Ex-Blackburn bells move again

Carl S. Zimmerman csz_stl at ...
Fri Sep 9 04:20:10 BST 2005

Once upon a time, there was a ring of 8 bells at St.Michael & All 
Angels, Blackburn, Lancs. Dove/1976 listed them as 12 1/4 cwt in F. 
Dove/1982 omitted this entry, from which I deduce that the bells had 
by then been taken down (the church was demolished) and were in 
limbo. Dove/1988 (p.190) mentions that the bells went to Houston, 
Texas, USA, "but were not after all hung for ringing", from which I 
deduce the existence of some failed plan. (Who made those bells, and 

Other sources eventually reported that in 1984 the bells were 
installed at Trinity Episcopal Church, The Woodlands (a wealthy town 
north of Houston), with three bells hung for swinging by motor and 
the other five hung dead.

Corrections and additions to this historical sketch would be most welcome.

En route to the NAGCR ringing course and AGM in Houston last week, I 
stopped in The Woodlands to find out more about these bells. To my 
surprise, both bells and tower were gone. Here's the story which I 
pieced together from several people's recollections:
In the early 1980s, Trinity was a mission, not yet a parish. The 
first vicar had a brother who was an antiquarian; he bought the bells 
at an auction in Houston (or was it in England?) and gave them to the 
young church. In 1984, the bells were hung (as described above) in a 
two-dimensional open steel frame adjacent to the new church building. 
Some years later, the electrical controls for the bells failed, and 
were not repaired, silencing the bells.
By the turn of the Millenium, Trinity had outgrown its building, 
and could not expand on its property. In a complicated 3-way real 
estate transaction, Trinity sold that property to a smaller church 
and purchased its present property from a Methodist congregation 
which had outgrown it and was building a larger new facility 
elsewhere. Trinity took down the bells and their tower and moved 
them to the new property, but did not have the funds to re-erect the 
tower at the time.
Neither the funds nor the time arrived. Early this year, Trinity 
sold the 8 ex-Blackburn bells to the Verdin Company, for US$20,000.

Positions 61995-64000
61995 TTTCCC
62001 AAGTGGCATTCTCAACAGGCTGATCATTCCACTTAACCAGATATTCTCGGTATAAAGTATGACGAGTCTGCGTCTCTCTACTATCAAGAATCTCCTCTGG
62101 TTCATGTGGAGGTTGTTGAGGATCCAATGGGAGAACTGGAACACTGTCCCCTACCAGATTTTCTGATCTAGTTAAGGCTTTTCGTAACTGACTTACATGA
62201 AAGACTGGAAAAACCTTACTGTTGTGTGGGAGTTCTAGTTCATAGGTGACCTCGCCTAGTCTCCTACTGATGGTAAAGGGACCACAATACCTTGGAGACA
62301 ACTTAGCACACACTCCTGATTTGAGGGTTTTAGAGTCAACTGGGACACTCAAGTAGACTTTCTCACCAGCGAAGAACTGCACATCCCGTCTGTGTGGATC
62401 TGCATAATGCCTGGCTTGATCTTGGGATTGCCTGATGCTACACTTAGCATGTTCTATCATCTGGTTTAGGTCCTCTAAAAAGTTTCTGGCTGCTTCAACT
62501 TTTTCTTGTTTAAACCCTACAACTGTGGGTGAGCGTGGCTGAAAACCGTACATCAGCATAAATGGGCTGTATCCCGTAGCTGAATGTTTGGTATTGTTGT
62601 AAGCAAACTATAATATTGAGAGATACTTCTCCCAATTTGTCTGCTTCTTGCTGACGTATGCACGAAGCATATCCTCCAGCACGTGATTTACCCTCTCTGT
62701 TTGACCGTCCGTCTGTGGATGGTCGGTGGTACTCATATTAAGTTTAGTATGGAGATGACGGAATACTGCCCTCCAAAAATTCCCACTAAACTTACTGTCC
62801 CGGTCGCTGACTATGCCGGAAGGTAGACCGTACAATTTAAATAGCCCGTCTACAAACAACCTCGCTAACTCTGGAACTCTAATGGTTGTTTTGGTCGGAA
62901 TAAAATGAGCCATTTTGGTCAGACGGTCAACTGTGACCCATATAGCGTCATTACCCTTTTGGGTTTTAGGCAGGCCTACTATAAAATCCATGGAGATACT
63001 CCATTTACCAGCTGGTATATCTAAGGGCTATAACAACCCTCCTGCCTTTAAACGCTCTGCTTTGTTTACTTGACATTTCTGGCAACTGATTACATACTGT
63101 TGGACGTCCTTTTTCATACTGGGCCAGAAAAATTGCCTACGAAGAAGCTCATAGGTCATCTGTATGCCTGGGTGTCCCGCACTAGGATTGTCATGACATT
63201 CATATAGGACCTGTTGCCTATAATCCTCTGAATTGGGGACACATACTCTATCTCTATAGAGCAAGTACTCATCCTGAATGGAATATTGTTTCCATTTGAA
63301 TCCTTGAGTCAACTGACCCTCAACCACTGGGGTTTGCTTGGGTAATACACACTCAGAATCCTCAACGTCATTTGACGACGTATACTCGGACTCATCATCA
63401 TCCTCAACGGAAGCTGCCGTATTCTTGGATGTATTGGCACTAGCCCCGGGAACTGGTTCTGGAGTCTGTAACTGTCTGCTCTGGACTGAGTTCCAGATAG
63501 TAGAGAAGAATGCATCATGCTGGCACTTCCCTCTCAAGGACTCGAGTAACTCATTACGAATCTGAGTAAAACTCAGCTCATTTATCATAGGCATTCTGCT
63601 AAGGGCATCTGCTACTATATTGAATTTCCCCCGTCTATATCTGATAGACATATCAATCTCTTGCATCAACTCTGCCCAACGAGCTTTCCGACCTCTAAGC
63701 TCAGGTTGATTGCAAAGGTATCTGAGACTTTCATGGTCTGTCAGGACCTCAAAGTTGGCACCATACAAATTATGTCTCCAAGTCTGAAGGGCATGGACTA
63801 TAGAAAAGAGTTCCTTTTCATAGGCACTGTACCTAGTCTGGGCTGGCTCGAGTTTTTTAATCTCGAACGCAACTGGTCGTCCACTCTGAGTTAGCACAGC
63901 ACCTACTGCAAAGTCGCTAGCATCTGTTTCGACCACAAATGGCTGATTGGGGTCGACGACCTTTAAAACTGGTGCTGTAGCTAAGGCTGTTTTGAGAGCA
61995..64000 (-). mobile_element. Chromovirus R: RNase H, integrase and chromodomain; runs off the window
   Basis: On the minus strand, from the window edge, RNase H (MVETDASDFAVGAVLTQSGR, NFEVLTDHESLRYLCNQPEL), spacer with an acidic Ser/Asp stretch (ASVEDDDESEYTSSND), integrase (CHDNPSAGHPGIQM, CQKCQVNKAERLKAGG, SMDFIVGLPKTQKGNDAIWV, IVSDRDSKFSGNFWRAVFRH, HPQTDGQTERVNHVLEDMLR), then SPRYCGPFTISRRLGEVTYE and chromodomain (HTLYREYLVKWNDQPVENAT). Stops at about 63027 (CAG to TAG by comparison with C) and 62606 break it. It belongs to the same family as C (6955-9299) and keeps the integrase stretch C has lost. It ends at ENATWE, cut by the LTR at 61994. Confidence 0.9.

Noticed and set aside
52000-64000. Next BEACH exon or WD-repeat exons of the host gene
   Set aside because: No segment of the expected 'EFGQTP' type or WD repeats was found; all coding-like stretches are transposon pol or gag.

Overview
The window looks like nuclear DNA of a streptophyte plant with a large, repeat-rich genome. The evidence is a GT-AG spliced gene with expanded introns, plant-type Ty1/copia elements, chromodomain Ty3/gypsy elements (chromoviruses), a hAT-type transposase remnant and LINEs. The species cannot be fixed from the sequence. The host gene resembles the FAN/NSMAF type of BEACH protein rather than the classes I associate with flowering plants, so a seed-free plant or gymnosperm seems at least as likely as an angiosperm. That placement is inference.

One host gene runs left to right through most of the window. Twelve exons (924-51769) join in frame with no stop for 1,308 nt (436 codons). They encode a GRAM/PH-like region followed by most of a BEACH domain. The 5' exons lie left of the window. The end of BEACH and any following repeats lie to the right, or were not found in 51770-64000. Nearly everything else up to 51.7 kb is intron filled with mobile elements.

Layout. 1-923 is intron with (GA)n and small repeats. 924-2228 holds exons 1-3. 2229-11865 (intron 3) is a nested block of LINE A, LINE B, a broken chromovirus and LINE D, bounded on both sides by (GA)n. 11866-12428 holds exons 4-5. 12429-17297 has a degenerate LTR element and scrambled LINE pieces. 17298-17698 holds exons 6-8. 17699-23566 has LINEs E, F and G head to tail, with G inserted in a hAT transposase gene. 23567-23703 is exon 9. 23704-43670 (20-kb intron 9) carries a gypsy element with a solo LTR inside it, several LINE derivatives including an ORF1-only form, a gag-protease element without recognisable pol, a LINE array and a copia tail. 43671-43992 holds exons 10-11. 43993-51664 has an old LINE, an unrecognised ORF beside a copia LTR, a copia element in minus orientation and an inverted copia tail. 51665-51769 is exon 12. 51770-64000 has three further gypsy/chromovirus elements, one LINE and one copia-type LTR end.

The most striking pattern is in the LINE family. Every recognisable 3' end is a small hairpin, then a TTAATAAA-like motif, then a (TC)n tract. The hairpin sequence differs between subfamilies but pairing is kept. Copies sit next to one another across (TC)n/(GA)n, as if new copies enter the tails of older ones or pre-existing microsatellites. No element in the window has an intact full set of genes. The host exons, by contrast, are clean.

(I've dispatched an inquiry to Verdin to find out what they have done 
with them.) The frame was sold to a nearby Catholic church for US$1 
on the condition that they haul it away.
The strangest thing about the situation is that Trinity still has 
two peal boards from St.Michael hanging on the wall of its conference 
room! Why these boards traveled with the bells seems to be unknown. 
I told the AGM about this finding, and on Sunday morning I drove back 
to Trinity, accompanied by Bruce and Eileen Butler, former President 
and Education Officer (respectively) of NAGCR. We found the boards 
to be most impressive. One records a peal from 1915, while the other 
is a framed set recording 6 peals from 1921 to 1923. (Links to 
photos of the boards are given below; I won't discuss their texts 
now.) The Butlers and I tried to impress upon the people with whom 
we spoke the historical importance of these boards. While we didn't 
actually ask for them, we did try to leave the impression that if 
Trinity should ever decide to dispose of the boards, they should 
contact NAGCR for advice in finding a suitable destination for them.

Single peal board (230KB):

Group of 6 peal boards (278KB):

Carl Scott Zimmerman, Campanologist
Avocation: tower bells: http://www.gcna.org/ (Co-Webmaster)
Recreation: handbells: http://gatewayringers.homestead.com/
Mission: church bells: http://www.TowerBells.org/ (Webmaster)
Voicemail: +1-314-821-8437 (home) E-mail: csz_stl at ...
Saint Louis, Missouri, USA - - 19th c. home of at least 33 bell
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